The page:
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Title: Donor-Recipient Identification in Para- and Poly-phyletic Trees Under Alternative HIV-1 Transmission Hypotheses Using Approximate Bayesian Computation

Abstract

Diversity of the founding population of Human Immunodeficiency Virus Type 1 (HIV-1) transmissions raises many important biological, clinical, and epidemiological issues. In up to 40% of sexual infections, there is clear evidence for multiple founding variants, which can influence the efficacy of putative prevention methods, and the reconstruction of epidemiologic histories. To infer who-infected-whom, and to compute the probability of alternative transmission scenarios while explicitly taking phylogenetic uncertainty into account, we created an approximate Bayesian computation (ABC) method based on a set of statistics measuring phylogenetic topology, branch lengths, and genetic diversity. We applied our method to a suspected heterosexual transmission case involving three individuals, showing a complex monophyletic-paraphyletic-polyphyletic phylogenetic topology. We detected that seven phylogenetic lineages had been transmitted between two of the individuals based on the available samples, implying that many more unsampled lineages had also been transmitted. Testing whether the lineages had been transmitted at one time or over some length of time suggested that an ongoing superinfection process over several years was most likely. While one individual was found unlinked to the other two, surprisingly, when evaluating two competing epidemiological priors, the donor of the two that did infect each other was not identified by themore » host root-label, and was also not the primary suspect in that transmission. This highlights that it is important to take epidemiological information into account when analyzing support for one transmission hypothesis over another, as results may be nonintuitive and sensitive to details about sampling dates relative to possible infection dates. Here, our study provides a formal inference framework to include information on infection and sampling times, and to investigate ancestral node-label states, transmission direction, transmitted genetic diversity, and frequency of transmission.« less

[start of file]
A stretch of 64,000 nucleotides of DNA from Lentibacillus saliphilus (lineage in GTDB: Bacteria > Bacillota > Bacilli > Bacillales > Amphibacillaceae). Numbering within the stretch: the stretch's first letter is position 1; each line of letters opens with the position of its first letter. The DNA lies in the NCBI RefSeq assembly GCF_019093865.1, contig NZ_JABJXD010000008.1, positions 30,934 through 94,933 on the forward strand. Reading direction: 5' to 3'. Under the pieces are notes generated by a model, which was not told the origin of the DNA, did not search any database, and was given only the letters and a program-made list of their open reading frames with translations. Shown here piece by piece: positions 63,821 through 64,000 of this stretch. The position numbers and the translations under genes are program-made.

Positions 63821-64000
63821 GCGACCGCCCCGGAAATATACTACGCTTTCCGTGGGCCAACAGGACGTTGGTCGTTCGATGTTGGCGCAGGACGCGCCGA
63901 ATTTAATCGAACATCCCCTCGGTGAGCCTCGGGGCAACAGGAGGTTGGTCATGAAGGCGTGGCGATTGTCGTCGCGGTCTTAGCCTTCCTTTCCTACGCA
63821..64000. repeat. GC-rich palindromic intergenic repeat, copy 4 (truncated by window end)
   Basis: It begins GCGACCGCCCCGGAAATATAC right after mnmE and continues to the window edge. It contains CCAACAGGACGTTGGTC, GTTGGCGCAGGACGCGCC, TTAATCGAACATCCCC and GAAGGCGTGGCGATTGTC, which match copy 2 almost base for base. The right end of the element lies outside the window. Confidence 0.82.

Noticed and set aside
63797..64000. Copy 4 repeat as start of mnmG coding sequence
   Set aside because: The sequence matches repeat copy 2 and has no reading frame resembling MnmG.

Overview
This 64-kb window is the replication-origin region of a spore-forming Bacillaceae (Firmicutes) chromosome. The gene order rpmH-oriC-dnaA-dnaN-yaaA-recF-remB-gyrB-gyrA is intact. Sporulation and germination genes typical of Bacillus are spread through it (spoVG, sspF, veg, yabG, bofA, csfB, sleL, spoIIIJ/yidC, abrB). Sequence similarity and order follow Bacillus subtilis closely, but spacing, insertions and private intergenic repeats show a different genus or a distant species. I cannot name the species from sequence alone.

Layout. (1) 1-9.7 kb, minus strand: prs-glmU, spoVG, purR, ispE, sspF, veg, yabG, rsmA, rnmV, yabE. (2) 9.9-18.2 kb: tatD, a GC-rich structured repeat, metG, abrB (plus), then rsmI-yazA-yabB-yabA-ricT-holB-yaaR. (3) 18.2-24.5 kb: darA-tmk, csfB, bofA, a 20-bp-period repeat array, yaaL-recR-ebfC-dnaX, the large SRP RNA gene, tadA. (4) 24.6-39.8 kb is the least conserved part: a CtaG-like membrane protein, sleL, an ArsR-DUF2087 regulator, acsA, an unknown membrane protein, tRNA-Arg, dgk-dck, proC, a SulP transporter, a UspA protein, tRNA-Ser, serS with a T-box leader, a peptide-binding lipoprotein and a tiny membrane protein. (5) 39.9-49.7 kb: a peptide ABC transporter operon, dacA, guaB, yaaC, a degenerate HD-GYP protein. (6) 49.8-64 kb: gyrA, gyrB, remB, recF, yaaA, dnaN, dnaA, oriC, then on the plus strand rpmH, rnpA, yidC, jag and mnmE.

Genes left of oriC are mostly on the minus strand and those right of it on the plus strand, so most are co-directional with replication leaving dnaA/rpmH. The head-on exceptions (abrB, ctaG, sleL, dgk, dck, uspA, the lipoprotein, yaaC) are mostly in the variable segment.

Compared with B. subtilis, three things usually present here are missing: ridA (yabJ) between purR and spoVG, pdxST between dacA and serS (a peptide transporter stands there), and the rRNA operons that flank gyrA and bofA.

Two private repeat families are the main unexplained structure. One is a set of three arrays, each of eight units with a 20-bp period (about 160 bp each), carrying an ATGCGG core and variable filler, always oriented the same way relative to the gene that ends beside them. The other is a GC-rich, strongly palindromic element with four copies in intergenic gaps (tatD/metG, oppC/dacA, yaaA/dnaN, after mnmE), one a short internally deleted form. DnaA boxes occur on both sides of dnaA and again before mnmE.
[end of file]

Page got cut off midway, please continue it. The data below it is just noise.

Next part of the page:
Authors:
ORCiD logo [1];  [2]; ORCiD logo [1];  [3];  [4];  [3];  [5]; ORCiD logo [1]
  1. Los Alamos National Lab. (LANL), Los Alamos, NM (United States)
  2. Los Alamos National Lab. (LANL), Los Alamos, NM (United States); Univ. Greifswald (Germany)
  3. Univ. de Lisboa (Portugal)
  4. Univ. Nova de Lisboa (UNL), Lisboa (Portugal)
  5. Univ. de Lisboa (Portugal); Instituto Superior Ciencias da Saude Egas Moniz, Monte de Caparica (Portugal)
Publication Date:
Research Org.:
Los Alamos National Lab. (LANL), Los Alamos, NM (United States)
Sponsoring Org.:
National Institutes of Health (NIH); USDOE
OSTI Identifier:
1459629
Report Number(s):
LA-UR-16-27499
Journal ID: ISSN 0016-6731
Grant/Contract Number:  
AC52-06NA25396
Resource Type:
Journal Article: Accepted Manuscript
Journal Name:
Genetics
Additional Journal Information:
Journal Volume: 207; Journal Issue: 3; Journal ID: ISSN 0016-6731
Publisher:
Genetics Society of America
Country of Publication:
United States
Language:
English
Subject:
59 BASIC BIOLOGICAL SCIENCES; Biological Science; coalescent; phylogeny; approximate Bayesian computation; co-infection; superinfection; ancestral node state

Citation Formats